Women in New York City have a long history of taking to streets and stages to make their voices heard. The suffrage parades of the 1910s captured the attention of the city and helped convince men that women were engaged citizens who deserved the right to vote. This past weekend, 200,000 women and men again demanded a political voice right outside the doors of the New-York Historical Society.
Telling the Stories of Women on the March
by Ted O'Reilly, Curator & Head of the Manuscript Department
As part of the New-York Historical Society’s Presidency Project, the Patricia D. Klingenstein Library is displaying a selection of documents highlighting the earliest moments of the American presidency. Included are a leaf from the notes of Rufus King at the Constitutional Convention (a very rare source on its proceedings), an exceptional 1789 letter from John Adams regarding danger within the new government, and a letter from...Read More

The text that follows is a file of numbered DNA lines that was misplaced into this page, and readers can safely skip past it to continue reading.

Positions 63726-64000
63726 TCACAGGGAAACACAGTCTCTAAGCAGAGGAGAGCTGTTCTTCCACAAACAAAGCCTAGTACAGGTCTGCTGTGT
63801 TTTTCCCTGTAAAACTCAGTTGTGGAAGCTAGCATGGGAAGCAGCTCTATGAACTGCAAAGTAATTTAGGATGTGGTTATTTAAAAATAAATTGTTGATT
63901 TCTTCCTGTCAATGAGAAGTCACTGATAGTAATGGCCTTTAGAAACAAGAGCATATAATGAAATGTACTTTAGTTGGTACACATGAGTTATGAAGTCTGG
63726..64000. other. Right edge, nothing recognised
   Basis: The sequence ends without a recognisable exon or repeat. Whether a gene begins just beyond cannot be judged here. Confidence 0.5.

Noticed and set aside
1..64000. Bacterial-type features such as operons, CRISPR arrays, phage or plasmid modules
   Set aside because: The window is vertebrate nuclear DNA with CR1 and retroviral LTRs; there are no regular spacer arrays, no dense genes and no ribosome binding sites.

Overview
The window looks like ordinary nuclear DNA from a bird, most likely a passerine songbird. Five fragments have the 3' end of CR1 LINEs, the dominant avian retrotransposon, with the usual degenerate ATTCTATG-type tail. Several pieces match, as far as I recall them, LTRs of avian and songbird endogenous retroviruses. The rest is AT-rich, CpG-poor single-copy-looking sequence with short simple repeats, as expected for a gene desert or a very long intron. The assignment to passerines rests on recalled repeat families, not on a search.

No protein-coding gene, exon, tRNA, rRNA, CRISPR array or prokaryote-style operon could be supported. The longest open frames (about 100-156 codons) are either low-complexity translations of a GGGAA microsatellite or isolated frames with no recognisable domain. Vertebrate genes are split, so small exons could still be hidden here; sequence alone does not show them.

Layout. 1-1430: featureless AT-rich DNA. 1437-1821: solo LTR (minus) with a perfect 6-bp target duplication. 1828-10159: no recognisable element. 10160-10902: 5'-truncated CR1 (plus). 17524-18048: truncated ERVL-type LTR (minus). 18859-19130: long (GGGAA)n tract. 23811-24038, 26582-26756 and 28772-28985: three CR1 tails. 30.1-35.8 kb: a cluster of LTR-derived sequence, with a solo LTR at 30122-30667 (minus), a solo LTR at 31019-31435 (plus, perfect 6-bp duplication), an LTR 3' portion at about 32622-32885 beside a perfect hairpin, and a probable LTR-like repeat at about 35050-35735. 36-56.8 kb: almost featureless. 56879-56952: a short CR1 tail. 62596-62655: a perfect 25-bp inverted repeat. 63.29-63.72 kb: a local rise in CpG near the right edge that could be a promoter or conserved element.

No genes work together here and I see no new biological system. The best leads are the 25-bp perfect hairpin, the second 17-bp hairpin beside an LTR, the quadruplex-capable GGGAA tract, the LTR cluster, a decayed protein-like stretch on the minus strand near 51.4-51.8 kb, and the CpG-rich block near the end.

On October 2, former NYC Mayor Edward I. Koch (now of bridge fame) spoke at the opening reception for WWII & NYC. Having served in WWII, he recounted his memories of the war, and reminded the audience of the great, shared sacrifice thousands of Americans made. Below is his speech.
I was 19 when I was drafted into the US Army in 1943. After 17 weeks of basic training, I was assigned to the 104th Infantry...Read More
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Floor plan & visitor information
New-York Historical Society
170 Central Park West
at Richard Gilder Way (77th Street)
New York, NY 10024